Course Content
Chapter 3: Writing Mechanics Help
Chapter 12: Teaching Writing
Chapter 23: Teaching Reading
College English Composition: Help and Review
About Lesson

Writing a Strong Essay Body

Have you ever had one of those bad dreams in which everything is fuzzy, nothing makes sense and random people and things pop up for no discernible reason? For example, maybe you dream that you’re trying to get to your math test, but the directions are really vague and you can’t figure out where you’re going or where to turn to get to the right place. Suddenly, you’re being chased through the woods by the checkout guy from the grocery store, and then you’re saved by your third grade math teacher, who insists that you look at photos from her trip to Mexico.

We often wake up from dreams like that that don’t make sense, asking what they meant and where all of those random ideas came from. Unfortunately, some teachers ask those same questions when they read student essays that aren’t well developed, unified or coherent. In this lesson, we’ll discuss how you can develop your argument and write coherent and unified body paragraphs so that your essay score won’t be a nightmare.

Developing Body Paragraphs

Generally speaking, if something isn’t well-developed, it means that it’s missing something. It’s not as complete as it could be, like a fuzzy picture that wasn’t developed all the way. With the body of an essay – in other words, the middle paragraphs that don’t include the introduction and conclusion – it’s important to think about paragraph development.

In your writing, the key to developing your body paragraphs is to use supporting details and examples as you discuss your main points. In other words, you need to be specific in your explanations of your points so that you’re not feeding your reader vague, fuzzy ideas, but rather, clear, well-supported points.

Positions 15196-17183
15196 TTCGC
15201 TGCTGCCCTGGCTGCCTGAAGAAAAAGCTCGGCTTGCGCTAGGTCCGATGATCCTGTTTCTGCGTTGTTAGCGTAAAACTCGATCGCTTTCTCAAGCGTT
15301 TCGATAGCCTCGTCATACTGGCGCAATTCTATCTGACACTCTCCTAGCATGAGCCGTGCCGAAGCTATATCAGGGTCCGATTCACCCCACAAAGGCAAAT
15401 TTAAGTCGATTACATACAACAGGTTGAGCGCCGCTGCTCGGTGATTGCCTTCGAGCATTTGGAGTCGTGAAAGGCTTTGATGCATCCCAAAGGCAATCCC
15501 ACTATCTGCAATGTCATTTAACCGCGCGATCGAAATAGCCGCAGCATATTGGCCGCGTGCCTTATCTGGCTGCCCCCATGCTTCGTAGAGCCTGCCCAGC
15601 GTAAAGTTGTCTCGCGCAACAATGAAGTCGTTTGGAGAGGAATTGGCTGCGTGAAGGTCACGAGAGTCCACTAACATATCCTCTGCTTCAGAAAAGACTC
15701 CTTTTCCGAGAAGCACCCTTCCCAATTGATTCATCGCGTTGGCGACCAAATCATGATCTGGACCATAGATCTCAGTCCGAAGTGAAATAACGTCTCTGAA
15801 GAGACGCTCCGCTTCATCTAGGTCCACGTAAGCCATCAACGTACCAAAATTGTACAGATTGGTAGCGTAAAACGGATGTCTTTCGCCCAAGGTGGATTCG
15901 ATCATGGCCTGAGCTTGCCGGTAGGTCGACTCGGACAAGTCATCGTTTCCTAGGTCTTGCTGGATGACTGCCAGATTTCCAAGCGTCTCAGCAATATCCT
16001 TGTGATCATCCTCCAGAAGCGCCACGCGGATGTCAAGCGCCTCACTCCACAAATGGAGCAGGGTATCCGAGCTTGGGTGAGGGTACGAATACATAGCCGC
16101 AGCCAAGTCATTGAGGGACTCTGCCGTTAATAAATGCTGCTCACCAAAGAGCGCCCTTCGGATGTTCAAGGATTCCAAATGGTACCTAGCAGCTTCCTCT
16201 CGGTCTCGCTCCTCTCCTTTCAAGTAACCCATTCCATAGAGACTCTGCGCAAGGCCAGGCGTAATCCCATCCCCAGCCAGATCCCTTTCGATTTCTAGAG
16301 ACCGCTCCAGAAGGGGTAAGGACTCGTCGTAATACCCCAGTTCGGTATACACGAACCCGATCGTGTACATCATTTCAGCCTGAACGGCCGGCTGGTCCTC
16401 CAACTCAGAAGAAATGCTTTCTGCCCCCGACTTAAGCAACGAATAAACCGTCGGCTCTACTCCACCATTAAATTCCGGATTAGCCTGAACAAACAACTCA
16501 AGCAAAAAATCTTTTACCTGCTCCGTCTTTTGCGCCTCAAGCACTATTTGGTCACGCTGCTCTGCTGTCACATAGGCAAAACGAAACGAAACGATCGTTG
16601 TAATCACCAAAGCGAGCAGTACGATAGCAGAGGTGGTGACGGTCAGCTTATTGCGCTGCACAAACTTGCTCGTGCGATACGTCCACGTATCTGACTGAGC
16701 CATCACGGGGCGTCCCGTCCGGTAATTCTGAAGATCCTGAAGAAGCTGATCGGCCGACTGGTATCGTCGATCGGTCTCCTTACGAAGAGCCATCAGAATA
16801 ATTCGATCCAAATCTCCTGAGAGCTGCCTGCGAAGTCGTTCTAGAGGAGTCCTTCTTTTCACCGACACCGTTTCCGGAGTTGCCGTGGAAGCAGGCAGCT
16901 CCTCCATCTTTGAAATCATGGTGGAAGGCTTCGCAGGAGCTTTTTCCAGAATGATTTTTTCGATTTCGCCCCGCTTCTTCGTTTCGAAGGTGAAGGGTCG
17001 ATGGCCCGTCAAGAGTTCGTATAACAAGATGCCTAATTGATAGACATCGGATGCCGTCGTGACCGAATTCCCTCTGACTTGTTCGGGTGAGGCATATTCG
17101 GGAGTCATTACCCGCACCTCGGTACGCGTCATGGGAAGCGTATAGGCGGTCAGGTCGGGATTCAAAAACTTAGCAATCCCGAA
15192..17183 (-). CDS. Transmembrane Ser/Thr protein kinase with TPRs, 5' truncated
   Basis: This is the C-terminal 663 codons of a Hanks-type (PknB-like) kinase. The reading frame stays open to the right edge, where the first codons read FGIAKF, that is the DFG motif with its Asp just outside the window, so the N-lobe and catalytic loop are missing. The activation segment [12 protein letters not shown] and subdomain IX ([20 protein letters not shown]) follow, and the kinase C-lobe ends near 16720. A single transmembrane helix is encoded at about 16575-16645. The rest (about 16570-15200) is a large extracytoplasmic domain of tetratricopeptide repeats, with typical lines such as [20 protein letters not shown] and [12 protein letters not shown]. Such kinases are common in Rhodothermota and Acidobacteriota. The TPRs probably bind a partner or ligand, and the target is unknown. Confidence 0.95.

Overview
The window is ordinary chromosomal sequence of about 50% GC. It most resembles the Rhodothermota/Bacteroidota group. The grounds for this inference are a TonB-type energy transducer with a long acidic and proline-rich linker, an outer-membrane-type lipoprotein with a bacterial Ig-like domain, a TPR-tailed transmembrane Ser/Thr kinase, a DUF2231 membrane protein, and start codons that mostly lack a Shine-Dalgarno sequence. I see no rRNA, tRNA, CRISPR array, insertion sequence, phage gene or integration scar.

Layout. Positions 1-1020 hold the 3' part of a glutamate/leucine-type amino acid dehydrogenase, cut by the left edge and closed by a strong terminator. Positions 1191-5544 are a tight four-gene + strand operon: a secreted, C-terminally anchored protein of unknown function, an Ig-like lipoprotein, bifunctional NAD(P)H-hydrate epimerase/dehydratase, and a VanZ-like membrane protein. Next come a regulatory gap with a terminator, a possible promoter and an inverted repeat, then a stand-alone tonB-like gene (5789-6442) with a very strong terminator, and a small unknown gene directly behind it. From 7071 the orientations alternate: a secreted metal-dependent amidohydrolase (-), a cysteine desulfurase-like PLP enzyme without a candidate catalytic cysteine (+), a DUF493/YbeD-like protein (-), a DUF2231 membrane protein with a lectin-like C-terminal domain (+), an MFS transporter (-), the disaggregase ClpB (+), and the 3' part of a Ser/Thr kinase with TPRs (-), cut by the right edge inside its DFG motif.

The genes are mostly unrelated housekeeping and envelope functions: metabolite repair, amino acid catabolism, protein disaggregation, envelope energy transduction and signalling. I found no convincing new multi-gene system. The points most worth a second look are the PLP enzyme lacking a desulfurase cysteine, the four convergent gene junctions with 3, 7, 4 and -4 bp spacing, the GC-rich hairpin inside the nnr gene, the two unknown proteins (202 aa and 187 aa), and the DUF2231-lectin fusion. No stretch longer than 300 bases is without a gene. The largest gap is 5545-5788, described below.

For example, let’s say that you’re writing an essay arguing that endangered animals should be protected from trophy hunting. It would be easy to scribble down a few sentences making really broad points in one of your body paragraphs like:

  • Endangered animals will become extinct soon because of hunting.
  • International laws would help control trophy hunting.
  • Trophy hunting is a cruel hobby for wealthy people.

These points may be good basic ideas, but to develop your paragraph effectively, you would need to include specific examples and details. So, rather than packing one body paragraph with several broad, vague ideas, you could use each of our three earlier ideas as the main idea in three separate body paragraphs and develop each of those paragraphs fully with specific details and examples.

In order to write a well-developed body paragraph on the topic of our first idea – Endangered animals will become extinct soon because of hunting – first research how trophy hunting has impacted endangered animal populations. By increasing your knowledge on the subject and gathering relevant factual details, you will be able to balance your paragraph with a strong argument supported by evidence from cited credible sources. Rather than winging it based on personal feelings, gather the information you need to make a strong argument. The idea is to balance the paragraph with your commentary and cited evidence. Having commentary without evidence or mostly evidence with no argumentative statements is an unbalanced paragraph.

Achieving Unity in Body Paragraphs

We know that the word unity has to do with things being joined together, and that meaning applies to essay writing, too. For a body paragraph to be unified, all of the sentences in that paragraph should stick to the main idea expressed in the topic sentence. Just like a couple won’t be very happy or successful if each of them has very different ideas about the nature of the relationship, your body paragraphs won’t succeed if they feature a lot of ideas that don’t go together.